Beyond HD Discusses Transport Challenges

Ron Martin of Panasonic, Paul Hide of TechUK, Tom Christphory of SES and Simon Fell from the EBU took part in a panel titled ‘Beyond HD: Can we deliver it, and how?’ The panel was chaired by Barbara Lang, executive director of SMPTE.

Lang asked what the definition of UltraHD is – although if the day had shown anything up to this point, it’s that nobody is quite sure!

According to Fell and the EBU, UltraHD is a mixture of resolution and other enhancements – including WCG. When he first saw it demonstrated in Japan, he thought it was only useful for some niche cases, but now he sees that it has a subtle but distinct feature. Christphory said that SES also thought that UltraHD was a natural evolution for TV – but not all factors that had been discussed are equal. Some, like HDR, provide a higher benefit, while others, like HFR, still need examination.

UltraHD is here and content is available, but limited, said Hide. Will it exist? Obviously yes, it already does – but will it be enthusiast or mainstream? The risk for the industry is UltraHD becoming an enthusiast-only format. Another challenge is monetisation, which has been difficult with HD. Martin, for his part, defined himself as an enthusiast for excellence in imagery. Two years ago, when people were shown HD and UltraHD content at IFA 2013, they couldn’t see the difference; however, the response in the same demonstration at IFA 2014 was, “Of course I can”. “We have trained the consumer vision”, he said.

If UltraHD is coming, are broadcasters ready for distribution? Fell does not think that they are yet, but that a tipping point will come when most studio equipment handles UltraHD – we are already seeing it in cameras. Currently UltraHD is difficult to transport even locally, requiring four cables.

Martin spoke about the UHD Alliance, which was announced at CES this year (Industry Stakeholders Form UHD Alliance) and formalised around NAB. It is a consortium of manufacturers and content providers, working to develop minimum technical requirements for performance. The UHD Forum operates in a similar way.

Hide noted that replacement cycles are accelerating, and so it may not be as big of a challenge as expected to get people to buy a new UltraHD set – even if they have only purchased an HD model in the last few years. Aggressive price erosion has helped to lower replacement cycles from 10 years to eight, or possibly six. Consumers are especially receptive to devices that are seen as ‘future-proof’.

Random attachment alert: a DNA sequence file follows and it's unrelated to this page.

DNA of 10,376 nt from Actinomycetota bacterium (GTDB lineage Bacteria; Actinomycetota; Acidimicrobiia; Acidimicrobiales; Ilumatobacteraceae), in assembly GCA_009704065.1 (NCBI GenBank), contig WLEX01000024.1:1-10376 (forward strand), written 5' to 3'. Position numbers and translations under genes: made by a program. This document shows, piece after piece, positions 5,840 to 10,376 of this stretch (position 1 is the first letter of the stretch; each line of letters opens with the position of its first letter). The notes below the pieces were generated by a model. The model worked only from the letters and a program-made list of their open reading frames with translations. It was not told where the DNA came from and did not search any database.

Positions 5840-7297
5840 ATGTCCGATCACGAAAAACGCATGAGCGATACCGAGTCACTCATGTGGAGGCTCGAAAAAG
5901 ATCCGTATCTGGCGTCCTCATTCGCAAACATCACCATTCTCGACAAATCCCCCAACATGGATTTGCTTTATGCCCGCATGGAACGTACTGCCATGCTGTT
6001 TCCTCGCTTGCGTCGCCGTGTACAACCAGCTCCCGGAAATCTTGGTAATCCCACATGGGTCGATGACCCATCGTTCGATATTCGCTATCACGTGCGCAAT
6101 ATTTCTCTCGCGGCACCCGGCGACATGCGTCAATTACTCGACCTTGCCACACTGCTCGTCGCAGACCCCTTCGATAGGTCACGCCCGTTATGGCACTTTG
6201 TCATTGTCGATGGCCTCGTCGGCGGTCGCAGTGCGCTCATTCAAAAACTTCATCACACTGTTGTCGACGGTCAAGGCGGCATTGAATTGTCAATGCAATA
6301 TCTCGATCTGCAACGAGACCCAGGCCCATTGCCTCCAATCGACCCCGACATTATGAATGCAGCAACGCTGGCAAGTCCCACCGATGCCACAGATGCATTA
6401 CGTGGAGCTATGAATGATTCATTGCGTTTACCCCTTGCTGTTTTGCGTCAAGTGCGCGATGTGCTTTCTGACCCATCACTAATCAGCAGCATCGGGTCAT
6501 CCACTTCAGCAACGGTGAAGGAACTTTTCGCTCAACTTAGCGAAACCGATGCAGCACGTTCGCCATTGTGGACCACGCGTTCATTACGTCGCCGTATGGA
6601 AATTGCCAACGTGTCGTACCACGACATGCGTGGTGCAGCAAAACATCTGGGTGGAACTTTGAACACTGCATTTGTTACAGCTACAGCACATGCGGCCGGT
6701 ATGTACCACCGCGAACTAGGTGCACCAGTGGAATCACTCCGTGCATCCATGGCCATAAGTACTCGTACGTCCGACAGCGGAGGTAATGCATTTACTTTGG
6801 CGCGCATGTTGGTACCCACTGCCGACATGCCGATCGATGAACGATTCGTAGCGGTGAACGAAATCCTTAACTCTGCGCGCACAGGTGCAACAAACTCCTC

Speaking about the challenges to helping SES’ clients to bring UltraHD to consumers, Christphory said that the biggest stumbling block is that broadcasters are relying on standards. A single standard, agreed by everyone in the distribution chain, is required, but putting it in place takes time. UltraHD Phase 1 (Display Monitor Vol 21 No 23) is a good start, but will need to be consistent with what follows (Phase 2 – UltraHD with ‘better pixels’). Christphory emphasised that “we cannot have two streams for two types of receivers”. He wants those working on second-phase standards (the DVB and EBU) to ensure backwards compatibility.

Fell also supported the need for a standard that is good for everyone. He said that OTT operators are currently mostly showing film content in UltraHD, using existing film standards. These could become the de facto standards if the industry does not move quickly, he warned.

Returning to image enhancements, Lang asked Hide how people should be made aware of new features like HDR. She said that most cameras these days, even on mobiles, have an HDR function, to which Hide replied that common language such as this definitely helps. He added that while people may not upgrade their TVs until they can see a clear difference between SD, HD, UltraHD etc., they will pay more for the device – the problem is how to get them to keep paying after that.

The importance of user-generated content was discussed for a short time. With the lack of UltraHD content from studios, and the availability of cameras that can shoot UltraHD images and video, consumers are the primary source of high-resolution content today.

Fell said that a timer needs to be set for UltraHD’s introduction, forcing the industry to move. SD was announced in the ’90s and HD in the mid-2000s. If UltraHD programming was announced today, it would be about four years before it was launched in sufficient scale – “let’s assume 2020”, he said.

Martin closed by saying that he expects TVs to enter the market this year with “stunning” wide colour gamut and high frame rates.